“At first, you’re like: Why are they stealing the color white? I had to Google it to figure out what titanium dioxide even was,” says Dean Chappell, acting section chief of counterespionage for the FBI. “Then you realize there is a strategy to it.” You can’t even call it spying, adds John Carlin, the assistant attorney general in charge of the U.S. Department of Justice’s national security division. “This is theft. And this—stealing the color white—is a very good example of the problem. It’s not a national security secret. It’s about stealing something you can make a buck off of. It’s part of a strategy to profit off what American ingenuity creates.”
Culling its name from the 1999 satirical film directed by Mike Judge, the group show "Office Space" at Yerba Buena Center for the Arts in San Francisco focuses on the soft power and absurdity inherent in the alienating strategies and the sometimes-productive ambiguity of the modern workspace.
The architects and planners profiled by Wade Graham in “Dream Cities,” his ambitious study of the forms and ideas of the contemporary city, come in two categories. There are those few, like Jane Jacobs, who drew the deeper lesson of “Utopia,” which is that one must approach the organic interconnectedness of society with humility and deference. A vast majority, alas, are like those who have only dipped into its second half, emerging as incorrigible believers in the power of rational thought, right angles and good intentions to perfect society. In this category fall Daniel Burnham, Robert Moses, Le Corbusier and all those who marched in the cause of urban renewal.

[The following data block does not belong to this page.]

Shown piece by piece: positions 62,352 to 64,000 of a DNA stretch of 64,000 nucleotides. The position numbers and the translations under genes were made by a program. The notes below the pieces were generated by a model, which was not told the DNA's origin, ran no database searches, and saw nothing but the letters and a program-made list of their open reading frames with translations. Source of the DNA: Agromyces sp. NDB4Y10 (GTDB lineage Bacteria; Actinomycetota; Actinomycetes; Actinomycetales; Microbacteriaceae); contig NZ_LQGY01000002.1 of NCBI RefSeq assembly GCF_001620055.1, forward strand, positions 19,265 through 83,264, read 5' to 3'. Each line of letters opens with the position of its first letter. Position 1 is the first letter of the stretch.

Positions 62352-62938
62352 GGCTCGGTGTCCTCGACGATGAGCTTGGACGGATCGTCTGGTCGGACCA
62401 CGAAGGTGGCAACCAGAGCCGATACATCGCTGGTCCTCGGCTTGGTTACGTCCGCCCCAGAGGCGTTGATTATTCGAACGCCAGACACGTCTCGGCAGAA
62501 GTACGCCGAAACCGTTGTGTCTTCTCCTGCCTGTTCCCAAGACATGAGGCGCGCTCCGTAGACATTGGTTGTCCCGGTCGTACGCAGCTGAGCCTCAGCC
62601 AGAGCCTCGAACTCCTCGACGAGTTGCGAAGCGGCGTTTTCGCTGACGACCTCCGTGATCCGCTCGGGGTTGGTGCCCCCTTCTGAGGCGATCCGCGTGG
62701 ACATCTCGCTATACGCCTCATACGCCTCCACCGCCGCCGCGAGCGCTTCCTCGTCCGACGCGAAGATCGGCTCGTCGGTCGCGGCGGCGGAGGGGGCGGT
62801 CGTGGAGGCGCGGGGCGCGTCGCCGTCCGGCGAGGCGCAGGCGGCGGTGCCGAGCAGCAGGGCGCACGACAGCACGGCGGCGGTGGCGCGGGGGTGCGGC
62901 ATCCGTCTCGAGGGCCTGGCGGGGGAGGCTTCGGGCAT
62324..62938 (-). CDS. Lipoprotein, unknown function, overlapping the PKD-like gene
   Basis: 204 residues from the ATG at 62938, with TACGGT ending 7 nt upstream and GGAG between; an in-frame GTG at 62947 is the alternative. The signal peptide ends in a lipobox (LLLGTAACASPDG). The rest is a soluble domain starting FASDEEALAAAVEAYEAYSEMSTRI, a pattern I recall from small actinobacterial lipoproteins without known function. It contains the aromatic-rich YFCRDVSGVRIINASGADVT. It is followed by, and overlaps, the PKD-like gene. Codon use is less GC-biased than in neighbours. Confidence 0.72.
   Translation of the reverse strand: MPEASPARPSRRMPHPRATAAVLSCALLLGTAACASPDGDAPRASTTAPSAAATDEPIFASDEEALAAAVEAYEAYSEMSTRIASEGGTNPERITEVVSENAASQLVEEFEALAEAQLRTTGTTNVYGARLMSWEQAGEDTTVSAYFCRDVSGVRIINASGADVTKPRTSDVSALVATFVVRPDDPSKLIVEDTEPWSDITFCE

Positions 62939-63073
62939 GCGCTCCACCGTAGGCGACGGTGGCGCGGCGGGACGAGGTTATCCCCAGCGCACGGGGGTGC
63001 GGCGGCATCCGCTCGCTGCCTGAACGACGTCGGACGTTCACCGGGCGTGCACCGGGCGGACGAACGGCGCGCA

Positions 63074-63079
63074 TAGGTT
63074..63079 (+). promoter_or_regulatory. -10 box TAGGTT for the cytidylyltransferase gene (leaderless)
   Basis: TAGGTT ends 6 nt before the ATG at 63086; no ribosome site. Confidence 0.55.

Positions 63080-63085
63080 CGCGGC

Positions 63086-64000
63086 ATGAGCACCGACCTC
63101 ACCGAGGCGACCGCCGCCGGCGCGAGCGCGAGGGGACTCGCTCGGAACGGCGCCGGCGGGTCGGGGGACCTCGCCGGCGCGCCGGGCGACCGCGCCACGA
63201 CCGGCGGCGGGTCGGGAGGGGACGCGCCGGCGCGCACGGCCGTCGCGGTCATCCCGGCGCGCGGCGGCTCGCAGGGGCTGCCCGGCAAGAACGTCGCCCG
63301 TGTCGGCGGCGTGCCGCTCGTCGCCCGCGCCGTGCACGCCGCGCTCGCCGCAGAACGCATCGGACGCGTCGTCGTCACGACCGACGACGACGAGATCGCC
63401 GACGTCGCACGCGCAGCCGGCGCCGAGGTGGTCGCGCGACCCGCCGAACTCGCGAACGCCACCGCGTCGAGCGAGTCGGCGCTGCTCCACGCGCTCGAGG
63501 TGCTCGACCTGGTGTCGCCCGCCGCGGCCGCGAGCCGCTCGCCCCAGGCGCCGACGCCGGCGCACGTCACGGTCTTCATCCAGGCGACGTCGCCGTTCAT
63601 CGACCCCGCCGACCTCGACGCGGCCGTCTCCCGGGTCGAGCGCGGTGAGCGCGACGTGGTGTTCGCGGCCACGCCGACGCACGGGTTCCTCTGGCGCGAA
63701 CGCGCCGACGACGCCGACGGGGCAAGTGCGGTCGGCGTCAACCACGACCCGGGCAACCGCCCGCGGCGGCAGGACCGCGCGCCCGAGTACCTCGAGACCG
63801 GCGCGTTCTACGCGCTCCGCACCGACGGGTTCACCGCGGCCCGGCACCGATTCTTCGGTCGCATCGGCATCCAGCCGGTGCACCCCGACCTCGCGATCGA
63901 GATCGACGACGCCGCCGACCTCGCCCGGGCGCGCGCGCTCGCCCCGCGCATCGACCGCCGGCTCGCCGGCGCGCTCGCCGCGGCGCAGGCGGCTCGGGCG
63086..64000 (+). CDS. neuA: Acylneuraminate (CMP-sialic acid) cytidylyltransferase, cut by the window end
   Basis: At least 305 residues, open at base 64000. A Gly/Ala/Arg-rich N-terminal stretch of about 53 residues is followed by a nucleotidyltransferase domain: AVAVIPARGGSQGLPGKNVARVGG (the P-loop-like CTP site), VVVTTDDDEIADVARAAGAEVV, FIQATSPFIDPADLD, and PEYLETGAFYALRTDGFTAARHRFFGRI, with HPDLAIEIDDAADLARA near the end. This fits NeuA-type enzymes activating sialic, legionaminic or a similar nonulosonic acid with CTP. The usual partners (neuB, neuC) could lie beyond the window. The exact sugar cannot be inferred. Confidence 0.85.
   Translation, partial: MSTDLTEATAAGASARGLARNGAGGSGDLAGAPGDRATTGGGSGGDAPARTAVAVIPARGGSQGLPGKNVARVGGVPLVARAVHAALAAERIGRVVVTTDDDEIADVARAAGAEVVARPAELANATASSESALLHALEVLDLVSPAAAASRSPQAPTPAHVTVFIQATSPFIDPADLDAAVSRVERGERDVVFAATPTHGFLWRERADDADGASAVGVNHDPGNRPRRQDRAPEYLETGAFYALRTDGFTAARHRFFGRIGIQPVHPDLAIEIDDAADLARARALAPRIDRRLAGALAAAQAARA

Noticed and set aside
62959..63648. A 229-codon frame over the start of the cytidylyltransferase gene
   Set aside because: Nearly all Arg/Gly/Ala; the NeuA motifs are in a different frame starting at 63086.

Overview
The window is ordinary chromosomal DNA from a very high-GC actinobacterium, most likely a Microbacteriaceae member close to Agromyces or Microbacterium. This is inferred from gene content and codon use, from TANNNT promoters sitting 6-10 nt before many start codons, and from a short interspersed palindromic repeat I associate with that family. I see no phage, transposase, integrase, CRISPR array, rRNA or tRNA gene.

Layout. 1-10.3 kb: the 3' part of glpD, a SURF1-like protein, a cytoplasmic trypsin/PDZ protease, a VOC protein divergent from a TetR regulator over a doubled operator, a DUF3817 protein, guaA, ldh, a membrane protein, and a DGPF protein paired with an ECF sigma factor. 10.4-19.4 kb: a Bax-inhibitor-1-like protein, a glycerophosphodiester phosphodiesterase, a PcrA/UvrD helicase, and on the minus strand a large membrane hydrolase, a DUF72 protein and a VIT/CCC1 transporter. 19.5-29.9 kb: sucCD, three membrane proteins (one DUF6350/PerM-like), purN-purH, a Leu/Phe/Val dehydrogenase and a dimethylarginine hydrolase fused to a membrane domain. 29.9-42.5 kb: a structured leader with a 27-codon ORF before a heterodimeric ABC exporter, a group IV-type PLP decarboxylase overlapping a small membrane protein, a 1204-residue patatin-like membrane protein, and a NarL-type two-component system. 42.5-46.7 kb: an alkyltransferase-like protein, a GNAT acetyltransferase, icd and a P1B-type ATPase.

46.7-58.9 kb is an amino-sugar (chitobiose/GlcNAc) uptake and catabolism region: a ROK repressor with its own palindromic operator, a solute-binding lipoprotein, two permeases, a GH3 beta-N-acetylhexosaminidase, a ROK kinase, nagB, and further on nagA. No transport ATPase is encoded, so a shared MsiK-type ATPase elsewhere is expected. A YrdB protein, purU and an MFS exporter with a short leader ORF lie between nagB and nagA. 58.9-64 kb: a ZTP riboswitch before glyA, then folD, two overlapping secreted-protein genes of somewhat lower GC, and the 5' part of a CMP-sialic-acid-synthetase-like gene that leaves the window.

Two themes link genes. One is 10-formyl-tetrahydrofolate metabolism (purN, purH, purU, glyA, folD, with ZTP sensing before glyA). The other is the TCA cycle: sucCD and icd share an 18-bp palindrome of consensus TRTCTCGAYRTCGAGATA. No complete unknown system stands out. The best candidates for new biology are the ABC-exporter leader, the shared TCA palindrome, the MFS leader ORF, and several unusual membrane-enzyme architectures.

Daniel Pennac’s latest novel doesn’t behave the way novels are meant to behave. It is told in diary form over one man’s long lifetime, but manages to withhold the most basic biographical details along the way. The focus, instead, is on the narrator’s body: the physical body, rather than the person who inhabits it, is hero and subject of this book. Or to be more exact – and the narrator is very exact on this question – it’s about the life-long process of reconciling himself to his body, this “intimate stranger” that is simultaneously himself and a constant mystery to him. Our bodies, he writes in a note to his daughter, are “generous with surprises”. So he anatomises (an apt word) those episodes when his body makes its presence felt: when he is ill (or rampantly hypochondriac, which is frequent), and when he feels particularly bad pain or particularly ecstatic pleasure.
Swooshtika, flashpacking, moobs, swaption: English is awash with new portmanteaus. But what determines whether yours will be a buzzword, or a bum word?